All three answers are right, but they don't conflict with each other because they're working at different levels. Science works at one level of investigation, religion at another. And it would be a mistake to say that the teapot is boiling because I turned the gas on rather than because the molecules are moving around. It would be a mistake to say the teapot is boiling because of molecular movement rather than because I want tea. No, you can have a plurality of levels of explanation. But the problems occur when one assumes that there's only one level.
And if I could apply this analogy to the present case, it seems to me that the intelligent design proponents are assuming that there's only one authoritative level of inquiry, namely the scientific, which is, of course, a very authoritative way of looking at things. And they're trying to ram their ultimate kind of explanation, intelligent design, into that level of explanation, which is culturally very authoritative today, namely the scientific.
And for that reason, science, scientists justifiably object because implicitly they're accepting what I'm calling this explanatory pluralism or layered explanation where you don't bring in "I want tea" while you're studying the molecular movement in the kettle. So it's a logical confusion that we have going here.
If the answer is "yes," it's legitimate, and if there really are different legitimate interpretations of what science is, then why didn't those alternate definitions of science come up at the trial? Why weren't there testimonies from scientists and philosophers who stated that, in their opinion, science can ask "why" questions?
Here (below) is part of the cross-examination by Mr. Thompson, attorney for the Dover Area School District. I need to say at the outset that I'm very uncomfortable with John Haught's use of "Darwinism" to describe modern evolutionary theory. And he should never have fallen into the trap of using "Darwinist" as a way of describing evolutionary biologists. That tells me that he doesn't understand evolution.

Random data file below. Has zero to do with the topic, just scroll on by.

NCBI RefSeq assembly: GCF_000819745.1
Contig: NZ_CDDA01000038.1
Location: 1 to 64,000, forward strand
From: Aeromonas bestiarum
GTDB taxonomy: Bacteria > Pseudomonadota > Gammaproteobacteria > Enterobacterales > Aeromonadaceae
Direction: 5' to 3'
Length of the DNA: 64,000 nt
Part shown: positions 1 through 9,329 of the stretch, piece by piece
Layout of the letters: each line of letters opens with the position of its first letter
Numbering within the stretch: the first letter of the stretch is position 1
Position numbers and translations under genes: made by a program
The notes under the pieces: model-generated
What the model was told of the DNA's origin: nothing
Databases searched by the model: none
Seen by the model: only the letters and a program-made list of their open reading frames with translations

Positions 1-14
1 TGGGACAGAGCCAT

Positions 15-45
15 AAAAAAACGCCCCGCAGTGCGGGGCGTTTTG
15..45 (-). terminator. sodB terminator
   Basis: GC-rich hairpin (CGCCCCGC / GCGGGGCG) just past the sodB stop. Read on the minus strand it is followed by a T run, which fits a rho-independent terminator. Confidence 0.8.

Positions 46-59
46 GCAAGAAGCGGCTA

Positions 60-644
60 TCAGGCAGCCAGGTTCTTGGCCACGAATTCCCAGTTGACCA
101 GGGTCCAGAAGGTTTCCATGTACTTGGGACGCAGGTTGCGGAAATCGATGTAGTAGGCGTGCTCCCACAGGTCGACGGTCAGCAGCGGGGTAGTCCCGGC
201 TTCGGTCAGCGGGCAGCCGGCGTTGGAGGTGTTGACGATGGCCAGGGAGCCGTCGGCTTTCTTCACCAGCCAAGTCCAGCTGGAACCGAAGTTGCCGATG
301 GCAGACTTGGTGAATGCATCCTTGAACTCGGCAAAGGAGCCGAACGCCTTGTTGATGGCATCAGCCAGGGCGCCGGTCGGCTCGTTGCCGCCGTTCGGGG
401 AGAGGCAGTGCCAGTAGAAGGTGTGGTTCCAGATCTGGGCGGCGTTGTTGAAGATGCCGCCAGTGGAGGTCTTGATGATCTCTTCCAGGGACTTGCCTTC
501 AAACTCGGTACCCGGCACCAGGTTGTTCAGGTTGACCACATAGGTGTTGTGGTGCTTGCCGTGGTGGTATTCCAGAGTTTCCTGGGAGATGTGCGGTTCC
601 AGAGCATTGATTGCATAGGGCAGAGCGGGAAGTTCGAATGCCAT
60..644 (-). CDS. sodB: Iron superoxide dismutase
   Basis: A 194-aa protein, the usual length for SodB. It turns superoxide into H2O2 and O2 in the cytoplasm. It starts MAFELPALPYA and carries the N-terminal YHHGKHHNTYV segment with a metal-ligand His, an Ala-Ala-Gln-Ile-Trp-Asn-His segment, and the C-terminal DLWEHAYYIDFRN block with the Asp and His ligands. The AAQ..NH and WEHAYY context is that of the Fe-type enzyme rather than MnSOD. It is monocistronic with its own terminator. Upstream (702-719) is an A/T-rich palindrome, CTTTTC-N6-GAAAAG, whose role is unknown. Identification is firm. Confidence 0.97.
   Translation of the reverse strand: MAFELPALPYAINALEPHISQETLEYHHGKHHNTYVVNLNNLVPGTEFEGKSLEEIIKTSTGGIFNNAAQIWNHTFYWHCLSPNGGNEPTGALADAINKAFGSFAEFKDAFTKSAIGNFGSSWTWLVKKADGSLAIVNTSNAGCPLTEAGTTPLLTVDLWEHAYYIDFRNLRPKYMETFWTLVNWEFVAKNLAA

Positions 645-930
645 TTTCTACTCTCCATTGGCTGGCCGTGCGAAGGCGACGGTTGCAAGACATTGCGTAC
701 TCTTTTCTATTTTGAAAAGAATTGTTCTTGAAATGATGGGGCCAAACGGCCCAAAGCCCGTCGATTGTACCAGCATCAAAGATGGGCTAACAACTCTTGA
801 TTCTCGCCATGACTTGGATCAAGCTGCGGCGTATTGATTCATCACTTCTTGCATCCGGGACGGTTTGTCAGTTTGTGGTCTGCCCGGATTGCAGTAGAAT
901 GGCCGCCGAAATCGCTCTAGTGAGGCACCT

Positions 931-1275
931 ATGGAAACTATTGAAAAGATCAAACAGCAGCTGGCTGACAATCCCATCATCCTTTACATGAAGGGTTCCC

The testimony below shows Haught criticizing prominent evolutionary biologists such as Dawkins, Gould, Ridley, and Wilson. He also criticizes another philosopher, Daniel Dennett, for disagreeing with him about the compatibility of science and religion. This is perfectly in line with the accommodationist position.
Here's the question. Is it okay for those scientists and philosophers, and their supporters, to fight back (e.g. Jerry Coyne)? Or is it considered "bad form" to attempt to refute the arguments of one of the "good guys"?
Q. Let me read from your book Deeper Than Darwin, Page 115. Quote, If we could be assured that the idea of genes striving to survive was simply a convenient way of speaking and one not to be taken too literally, then we might have reason to be less concerned about this dramatic displacement. However, the new Darwinian projection of subjectivity into our genes is more than an innocent literary device, end quote. Is that what you wrote in your book?
A. Yes, but at that point I wasn't talking about Darwinism, I was talking about certain materialists' interpretations of Darwinism. The point of that whole book, just to put it in context, is to criticize not evolution and not neo-Darwinism, not Darwinism, but materialists' interpretations of Darwinism.
Q. Well, materialists are Darwinians. Right? They're a group of Darwinians?
A. But Darwinism in no way logically entails materialism. This is just by accident that some materialists are Darwinians and vice versa.
Q. In fact, you go to great lengths to take Darwinists to task because they are materialists, do you not?
A. Materialist Darwinists to task, not Darwinists.
Q. And some of the most prominent Darwinists are materialists. Correct?
A. That's true.
Q. Richard Dawkins being one of them?
A. Richard Dawkins.
Q. Do you know who Matt Ridley is?
Q. And you wrote about him in your book Deeper Than Darwin?